1. Joginder Singh and his brother Harbans Singh had a third brother named Gurdip Singh, who was killed in Pakistan during the disturbances, and when Joginder Singh and Harbans Singh came to India they put in claims in respect of their properties as well as in respect of the property of Gurdip Singh as his heirs. Each of them was allotted some agricultural land and also one house, and, over and above this, allotment was made in the name of Gurdip Singh of some agricultural land and one house No. 50 situated in Adampur in the Jullundur District.
The date of the allotment of this house was 6-10-1950. In due course, this property was act quired by the Central Government under the Displaced Persons (Compensation and Rehabilitation) Act, 1954, and on 6-12-1955 the Managing Offices concerned transferred this house (No. 50) to Joginder. Singh and Harbans Singh, and granted a sanad as required by the rules made under the Act of 1954. It appears that one Bara Singh was interested in this house and claimed to be in its occupation and he therefore moved the Assistant Settlement Commissioner to cancel the allotment made in the name of Gurdip Singh.
The Assistant Settlement Commissioner, however, felt that he could not do so as the proprietary rights in the house had been already transferred to Jogindar Singh and Harbans Singh, and on this view he rejected the prayer. Bara Singh then went in revision to the Chief Settlement Commissioner, and that officer considered the whole matter and found that the allotment of this particular house in the name of Gurdip Singh was unjustified as Gurdip Singhi had never settled in any rural area in India, having died in Pakistan, and he went on to conclude that the proprietary rights in this house ought not to have been transferred to Joginder Singh and Harbans Singh.
On these findings the Chief Settlement Commissioner cancelled the order of the Managing Officer dated 6-12-1955 granting the sanad to Joginder Singh and Harbans Singh in respect of this house and also cancelled the order of 6-10-1950 by which the allotment of the house had been originally made. This led to a writ petition by Joginder Singh and Harbans Singh seeking a direction front this Court to quash the order of the Chief Settlement Commissioner.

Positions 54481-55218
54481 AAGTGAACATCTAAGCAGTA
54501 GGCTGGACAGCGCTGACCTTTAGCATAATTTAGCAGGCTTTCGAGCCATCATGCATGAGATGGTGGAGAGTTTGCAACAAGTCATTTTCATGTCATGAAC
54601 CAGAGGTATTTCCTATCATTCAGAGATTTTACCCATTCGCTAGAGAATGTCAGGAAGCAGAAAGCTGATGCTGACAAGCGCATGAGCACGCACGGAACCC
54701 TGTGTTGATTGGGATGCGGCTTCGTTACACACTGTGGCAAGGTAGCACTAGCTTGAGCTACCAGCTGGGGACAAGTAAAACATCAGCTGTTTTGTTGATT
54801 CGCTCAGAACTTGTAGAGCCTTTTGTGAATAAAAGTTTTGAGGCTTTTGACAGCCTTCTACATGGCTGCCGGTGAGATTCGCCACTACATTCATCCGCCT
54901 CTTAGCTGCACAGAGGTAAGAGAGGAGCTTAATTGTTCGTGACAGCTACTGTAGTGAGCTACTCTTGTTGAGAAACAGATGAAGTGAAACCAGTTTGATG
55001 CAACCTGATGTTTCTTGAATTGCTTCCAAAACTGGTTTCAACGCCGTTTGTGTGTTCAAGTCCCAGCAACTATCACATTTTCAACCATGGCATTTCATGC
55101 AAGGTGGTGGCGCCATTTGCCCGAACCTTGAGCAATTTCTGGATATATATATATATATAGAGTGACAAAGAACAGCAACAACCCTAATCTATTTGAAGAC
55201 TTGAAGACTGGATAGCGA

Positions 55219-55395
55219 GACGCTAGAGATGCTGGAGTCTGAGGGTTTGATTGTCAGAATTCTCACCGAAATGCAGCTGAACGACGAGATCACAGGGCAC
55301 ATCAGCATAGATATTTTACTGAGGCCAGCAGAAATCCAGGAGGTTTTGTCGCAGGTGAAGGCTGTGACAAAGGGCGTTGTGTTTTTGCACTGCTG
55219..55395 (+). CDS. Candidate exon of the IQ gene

The petition was heard by Gurnam Singh J., who formed the opinion that the Chief Settlement Commissioner was not competent either to cancel the sanad granted to the petitioners transferring the proprietary rights to them, nor competent to cancel the order of allotment made on 6-10-1950. The writ petition was therefore allowed and the order of the Chief Settlement Commissioner set aside.
Against the order of the learned Single Judge, Bara Singh has filed an appeal under Clause 10 of the Letters Patent, and it is supported by the Advocate-General on behalf of the Chief Settlement Commissioner.
2. The entire argument in this case turns on the powers of the Chief Settlement Commissioner under the Displaced Persons (Compensation and Rehabilitation) Act, 1954 (Act 44 of 1954). The learned Single Judge holds that once a sanad was granted to the claimants, namely Joginder Singh and Harbans Singh, it was not open to the Chief Settlement Commissioner to cancel the transfer because the order transferring the property had merged in the sanad, and thereafter the grant could be resumed only by the President in accordance with the conditions of the sanad, and it is this argument which has been pressed for our acceptance on behalf of the respondents, To appreciate it, it is necessary to go into some of the provisions of the Act of 1954.
The Act was designed for acquiring certain property to be transferred to displaced persons in satisfaction of their claims regarding property left by them in Pakistan. Section 10 of the Act, on which considerable reliance seems to have been placed by the learned Single Judge, directs that any immovable property leased or allotted to a displaced person by the Custodian must be allowed to remain in the possession of that person on the same terms and conditions, and that the Central Government may, for the purpose of payment of compensation to such displaced person, actually transfer such property to him.